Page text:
And that is exhausting.  And I am kind of lazy to boot, so I don’t enjoy the extra work it takes to entertain a couple of men who don’t know how to put their time in peacefully and quietly at home and instead spend their unoccupied time wandering around aimlessly and getting into my business.  Especially when I’m also not feeling well.  I mean, I’m already kind of resenting the fact that no one around here would eat anything but potato chip crumbs and 100-calorie snack packs unless I lovingly prepared vats of homemade family chow that they still turn up their noses at in favor of the boxes of Little Debbies I keep on hand for when I am jonesing for a swiss roll the kids’ lunch boxes.

So what is an overworked, mildly ill mom to do?

So far, all I have come up with is to hide in the TV room, watch taped awards show ceremonies and HBO on demand, blog a little, and ride the day out.

Tuesday, January 8, 2013

Things I Think About When Painting

My daughter wanted a bedroom re-do, so I helped her decide how to transform her room into one that more matches her style now and less like when she was three.

This week seemed like one as good as any to start on the transformation, and as there are several rooms in our home that need freshening, I made the decision to power through the rest of them when hers was finished.  We can’t afford to hire professional painters for the work, and my husband works all day and all night seemingly, so the chore falls squarely on my shoulders.  It’s a lesson in home ownership: painting must be done on a regular basis and you will most likely have to do it yourself.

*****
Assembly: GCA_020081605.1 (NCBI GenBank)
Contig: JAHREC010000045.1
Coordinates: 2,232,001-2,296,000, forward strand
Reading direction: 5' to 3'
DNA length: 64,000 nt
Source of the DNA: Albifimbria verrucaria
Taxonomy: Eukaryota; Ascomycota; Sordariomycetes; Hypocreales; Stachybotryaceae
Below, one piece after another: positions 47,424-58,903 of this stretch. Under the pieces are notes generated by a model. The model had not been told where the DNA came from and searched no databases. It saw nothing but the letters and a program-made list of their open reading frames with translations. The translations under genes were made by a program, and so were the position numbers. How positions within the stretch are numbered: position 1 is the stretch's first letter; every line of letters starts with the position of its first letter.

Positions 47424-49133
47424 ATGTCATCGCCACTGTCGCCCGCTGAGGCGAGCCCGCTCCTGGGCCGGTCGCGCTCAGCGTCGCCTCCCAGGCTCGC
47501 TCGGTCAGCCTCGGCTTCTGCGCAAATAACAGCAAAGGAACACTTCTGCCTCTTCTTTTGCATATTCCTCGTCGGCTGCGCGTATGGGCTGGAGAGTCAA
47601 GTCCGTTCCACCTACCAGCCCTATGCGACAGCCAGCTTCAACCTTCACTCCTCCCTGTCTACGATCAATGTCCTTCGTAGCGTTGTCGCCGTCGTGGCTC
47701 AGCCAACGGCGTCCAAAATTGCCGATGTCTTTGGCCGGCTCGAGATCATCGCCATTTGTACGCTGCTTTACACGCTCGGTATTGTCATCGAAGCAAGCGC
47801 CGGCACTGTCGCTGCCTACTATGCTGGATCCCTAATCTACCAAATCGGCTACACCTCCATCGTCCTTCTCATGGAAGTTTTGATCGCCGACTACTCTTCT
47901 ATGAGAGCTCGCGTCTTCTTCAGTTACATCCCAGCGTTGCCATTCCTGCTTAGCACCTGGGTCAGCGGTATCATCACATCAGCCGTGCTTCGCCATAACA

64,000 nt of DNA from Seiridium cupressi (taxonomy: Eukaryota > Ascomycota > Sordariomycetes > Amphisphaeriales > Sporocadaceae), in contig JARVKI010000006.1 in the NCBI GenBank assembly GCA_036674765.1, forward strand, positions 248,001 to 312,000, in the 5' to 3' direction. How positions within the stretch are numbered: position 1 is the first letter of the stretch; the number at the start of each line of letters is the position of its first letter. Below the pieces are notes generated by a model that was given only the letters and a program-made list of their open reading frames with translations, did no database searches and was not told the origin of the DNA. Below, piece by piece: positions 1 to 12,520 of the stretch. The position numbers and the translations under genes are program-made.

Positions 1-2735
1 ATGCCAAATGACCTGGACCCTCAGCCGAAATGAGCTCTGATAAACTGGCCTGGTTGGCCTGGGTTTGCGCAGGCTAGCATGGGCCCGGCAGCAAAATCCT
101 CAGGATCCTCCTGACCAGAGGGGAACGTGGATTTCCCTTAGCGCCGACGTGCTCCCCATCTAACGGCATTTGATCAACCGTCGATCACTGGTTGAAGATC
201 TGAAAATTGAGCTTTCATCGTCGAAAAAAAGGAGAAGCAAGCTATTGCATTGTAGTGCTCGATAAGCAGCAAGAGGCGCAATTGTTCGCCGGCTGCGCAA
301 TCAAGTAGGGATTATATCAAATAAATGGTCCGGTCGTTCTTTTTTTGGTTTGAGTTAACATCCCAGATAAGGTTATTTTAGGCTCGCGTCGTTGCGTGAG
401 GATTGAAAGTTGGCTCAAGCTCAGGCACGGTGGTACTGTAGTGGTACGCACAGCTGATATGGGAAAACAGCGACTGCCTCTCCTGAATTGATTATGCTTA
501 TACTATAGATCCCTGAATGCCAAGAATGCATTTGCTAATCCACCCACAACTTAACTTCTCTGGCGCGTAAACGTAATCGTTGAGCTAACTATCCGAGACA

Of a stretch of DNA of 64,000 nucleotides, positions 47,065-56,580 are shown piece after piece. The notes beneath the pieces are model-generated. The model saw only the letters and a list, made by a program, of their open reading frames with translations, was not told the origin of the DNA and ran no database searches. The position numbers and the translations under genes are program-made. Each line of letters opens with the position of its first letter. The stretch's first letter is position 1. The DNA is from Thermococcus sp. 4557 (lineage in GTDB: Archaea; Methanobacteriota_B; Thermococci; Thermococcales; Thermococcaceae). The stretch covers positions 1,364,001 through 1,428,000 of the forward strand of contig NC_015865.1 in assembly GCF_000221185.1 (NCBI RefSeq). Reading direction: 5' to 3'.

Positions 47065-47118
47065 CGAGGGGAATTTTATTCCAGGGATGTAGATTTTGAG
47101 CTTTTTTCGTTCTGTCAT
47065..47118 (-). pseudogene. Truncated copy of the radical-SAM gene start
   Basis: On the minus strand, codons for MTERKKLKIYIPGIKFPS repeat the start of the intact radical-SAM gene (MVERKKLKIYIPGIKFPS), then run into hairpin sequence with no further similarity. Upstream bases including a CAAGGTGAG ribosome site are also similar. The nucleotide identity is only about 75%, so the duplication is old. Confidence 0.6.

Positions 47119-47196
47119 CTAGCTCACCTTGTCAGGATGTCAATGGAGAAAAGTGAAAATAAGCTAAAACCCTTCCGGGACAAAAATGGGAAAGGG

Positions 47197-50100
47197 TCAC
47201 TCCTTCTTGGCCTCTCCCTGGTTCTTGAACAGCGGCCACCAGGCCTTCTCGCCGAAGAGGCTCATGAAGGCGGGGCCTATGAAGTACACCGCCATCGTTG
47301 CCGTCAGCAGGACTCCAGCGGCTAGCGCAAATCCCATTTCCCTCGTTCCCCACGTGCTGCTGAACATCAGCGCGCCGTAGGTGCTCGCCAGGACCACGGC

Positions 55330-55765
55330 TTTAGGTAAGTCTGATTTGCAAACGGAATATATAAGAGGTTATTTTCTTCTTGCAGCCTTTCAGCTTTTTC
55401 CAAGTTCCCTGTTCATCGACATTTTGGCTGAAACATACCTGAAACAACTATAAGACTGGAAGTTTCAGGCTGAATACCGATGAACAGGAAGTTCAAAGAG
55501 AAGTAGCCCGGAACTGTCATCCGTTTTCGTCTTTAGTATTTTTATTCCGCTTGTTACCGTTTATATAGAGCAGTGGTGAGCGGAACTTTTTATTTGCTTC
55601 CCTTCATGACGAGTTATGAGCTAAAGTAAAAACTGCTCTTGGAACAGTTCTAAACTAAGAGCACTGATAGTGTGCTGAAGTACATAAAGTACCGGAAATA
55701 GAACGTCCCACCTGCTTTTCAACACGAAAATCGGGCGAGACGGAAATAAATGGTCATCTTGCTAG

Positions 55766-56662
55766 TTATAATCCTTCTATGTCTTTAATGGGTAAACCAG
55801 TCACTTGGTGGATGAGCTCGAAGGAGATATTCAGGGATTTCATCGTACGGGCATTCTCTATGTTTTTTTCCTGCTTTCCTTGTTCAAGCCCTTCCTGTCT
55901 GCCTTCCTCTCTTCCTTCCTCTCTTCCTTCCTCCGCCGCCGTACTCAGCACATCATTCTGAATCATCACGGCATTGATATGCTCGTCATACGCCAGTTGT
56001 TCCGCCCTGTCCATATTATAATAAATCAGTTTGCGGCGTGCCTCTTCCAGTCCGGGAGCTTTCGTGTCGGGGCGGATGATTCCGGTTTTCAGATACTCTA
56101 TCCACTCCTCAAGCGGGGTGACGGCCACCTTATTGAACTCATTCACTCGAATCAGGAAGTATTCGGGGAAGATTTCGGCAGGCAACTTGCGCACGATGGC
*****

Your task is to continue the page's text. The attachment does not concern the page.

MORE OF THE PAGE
If someone would have told me that before I signed a mortgage, I would have said no thanks.  Renting is where it's at.

I hate painting.  It’s messy, it’s smelly, I’m terrible at it, and it never seems to end.  When the walls are finished, you may as well do the trim.  And the doors.  Outlet covers off, outlet covers on.  Furniture moves around to make room for the displaced items in a to-be painted room until everyone is uncomfortable and I can’t find anything.

I got my supplies, cried a little, turned on my favorite Pandora radio station, took a deep breath, and steeled myself for daily self-inflicted torture, at least for a couple of weeks.

Painting by yourself is a lonely, isolating chore.  It’s mindless, and unlike other mindless and lonely household tasks like cleaning or laundry, with painting you’re confined to one room until it is finished and that makes me sad, because I don’t have freedom to quit or walk around.  I’m a slave to the paint can and the brushes and rollers that will surely harden and be ruined if I take a half a day or week or month break. You can do that with cleaning and laundry.

Which I don’t but you can if you don’t mind living in filth and wearing dirty clothes.